Make 3 buckets for your site: one with just the domain name (example.com), one with the www subdomain (www.example.com), and one with the log subdomain to store your sites log files (log.example.com). All of these buckets will need to be in the same AWS region.
If you’re going to upload straight through the s3 website, skip down to step number 6.
Step 4. Obtain s3cmd to allow for quickly uploading your files to Amazon s3 service.
S3md is an excellent command line tool for accessing your Amazon s3 account on Linux/Mac. Once configured to your Amazon s3 account it will enable you to create/destroy buckets, upload/download files, and perform rsync functions right from your command line.
S3cmd can be installed on a Mac very quickly if you have Homebrew installed through the command:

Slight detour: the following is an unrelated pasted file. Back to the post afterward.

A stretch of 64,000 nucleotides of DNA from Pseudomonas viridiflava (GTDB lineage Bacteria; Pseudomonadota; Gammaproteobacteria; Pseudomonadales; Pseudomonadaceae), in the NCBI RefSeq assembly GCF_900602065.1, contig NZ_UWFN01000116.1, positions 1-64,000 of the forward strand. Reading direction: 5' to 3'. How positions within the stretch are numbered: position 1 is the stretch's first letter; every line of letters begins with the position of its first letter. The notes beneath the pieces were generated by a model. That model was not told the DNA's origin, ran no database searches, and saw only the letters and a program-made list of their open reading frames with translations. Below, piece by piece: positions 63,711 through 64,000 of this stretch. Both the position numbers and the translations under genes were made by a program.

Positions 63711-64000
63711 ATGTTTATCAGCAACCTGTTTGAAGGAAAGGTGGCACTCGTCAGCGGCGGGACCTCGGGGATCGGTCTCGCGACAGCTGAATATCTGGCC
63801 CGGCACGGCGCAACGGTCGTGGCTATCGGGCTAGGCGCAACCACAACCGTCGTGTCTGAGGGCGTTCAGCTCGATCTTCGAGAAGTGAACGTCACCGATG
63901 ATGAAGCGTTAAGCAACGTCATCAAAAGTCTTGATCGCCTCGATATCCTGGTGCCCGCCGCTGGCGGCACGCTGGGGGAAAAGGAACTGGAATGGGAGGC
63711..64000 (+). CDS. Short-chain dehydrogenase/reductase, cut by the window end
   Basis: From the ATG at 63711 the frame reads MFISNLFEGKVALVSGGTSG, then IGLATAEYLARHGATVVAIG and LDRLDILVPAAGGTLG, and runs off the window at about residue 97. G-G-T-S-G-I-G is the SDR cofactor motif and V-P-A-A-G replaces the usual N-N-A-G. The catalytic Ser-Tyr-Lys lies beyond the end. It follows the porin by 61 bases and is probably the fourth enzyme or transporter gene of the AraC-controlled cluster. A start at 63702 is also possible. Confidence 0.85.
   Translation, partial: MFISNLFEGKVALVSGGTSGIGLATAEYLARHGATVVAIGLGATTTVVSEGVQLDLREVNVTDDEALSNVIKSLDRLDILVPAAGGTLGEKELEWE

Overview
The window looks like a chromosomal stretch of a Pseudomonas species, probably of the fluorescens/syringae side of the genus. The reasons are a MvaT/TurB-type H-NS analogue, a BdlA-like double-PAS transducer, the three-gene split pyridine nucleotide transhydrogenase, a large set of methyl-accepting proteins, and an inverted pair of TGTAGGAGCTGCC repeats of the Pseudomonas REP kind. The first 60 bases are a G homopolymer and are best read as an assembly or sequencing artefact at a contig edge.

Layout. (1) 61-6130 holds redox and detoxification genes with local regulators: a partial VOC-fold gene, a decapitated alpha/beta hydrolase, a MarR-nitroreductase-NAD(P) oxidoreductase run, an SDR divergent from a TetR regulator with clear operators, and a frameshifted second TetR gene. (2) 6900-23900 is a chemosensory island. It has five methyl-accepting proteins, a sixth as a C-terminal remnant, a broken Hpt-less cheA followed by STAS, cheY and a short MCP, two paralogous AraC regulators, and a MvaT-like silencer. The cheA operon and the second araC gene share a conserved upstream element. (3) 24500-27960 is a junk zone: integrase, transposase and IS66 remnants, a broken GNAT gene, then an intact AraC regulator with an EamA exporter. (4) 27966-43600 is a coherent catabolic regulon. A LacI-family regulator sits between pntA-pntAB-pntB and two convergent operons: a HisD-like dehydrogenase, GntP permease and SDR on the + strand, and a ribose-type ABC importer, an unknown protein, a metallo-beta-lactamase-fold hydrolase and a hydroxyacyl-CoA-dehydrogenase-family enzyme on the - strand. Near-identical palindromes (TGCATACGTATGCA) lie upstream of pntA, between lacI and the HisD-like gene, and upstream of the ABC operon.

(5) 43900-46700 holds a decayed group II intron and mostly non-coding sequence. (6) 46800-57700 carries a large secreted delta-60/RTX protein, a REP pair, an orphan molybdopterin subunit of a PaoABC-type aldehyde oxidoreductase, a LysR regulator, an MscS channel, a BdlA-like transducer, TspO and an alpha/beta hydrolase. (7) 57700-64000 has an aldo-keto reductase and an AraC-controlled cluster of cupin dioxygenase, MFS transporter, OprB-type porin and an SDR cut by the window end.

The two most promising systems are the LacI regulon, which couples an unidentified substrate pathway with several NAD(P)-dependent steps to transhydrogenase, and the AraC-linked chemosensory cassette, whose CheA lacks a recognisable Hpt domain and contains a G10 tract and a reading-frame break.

brew install s3cmd
If you need to install s3cmd under linux they have instructions on how to add the s3tools repository to your distribution and install s3cmd here.
The first thing you need to do once s3cmd is installed is to link it to your Amazon s3 account. Remember those credentials we downloaded earlier? We will need those now.
Run the command
You will be prompted for your access key and your secret key. Open up the CSV file you downloaded with your credentials and copy your access key and secret key over when prompted.
Next it will ask you for your encryption password, which will be your Amazon Web Services password. After entering your password you will be prompted to set up GPG and/or HTTPS encryption. I recommend at least enabling HTTPS encryption to protect your files while they’re in transit to s3.
Lastly you will be prompted to test your connection to Amazon’s services, say yes to this command and it will verify that all the information you put in is correct. If s3cmd experiences an error at this step it will give you the option to discard your configuration changes and start over. Provided all went well, you should be able to run the command s3cmd ls and be able to see the bucket we made before.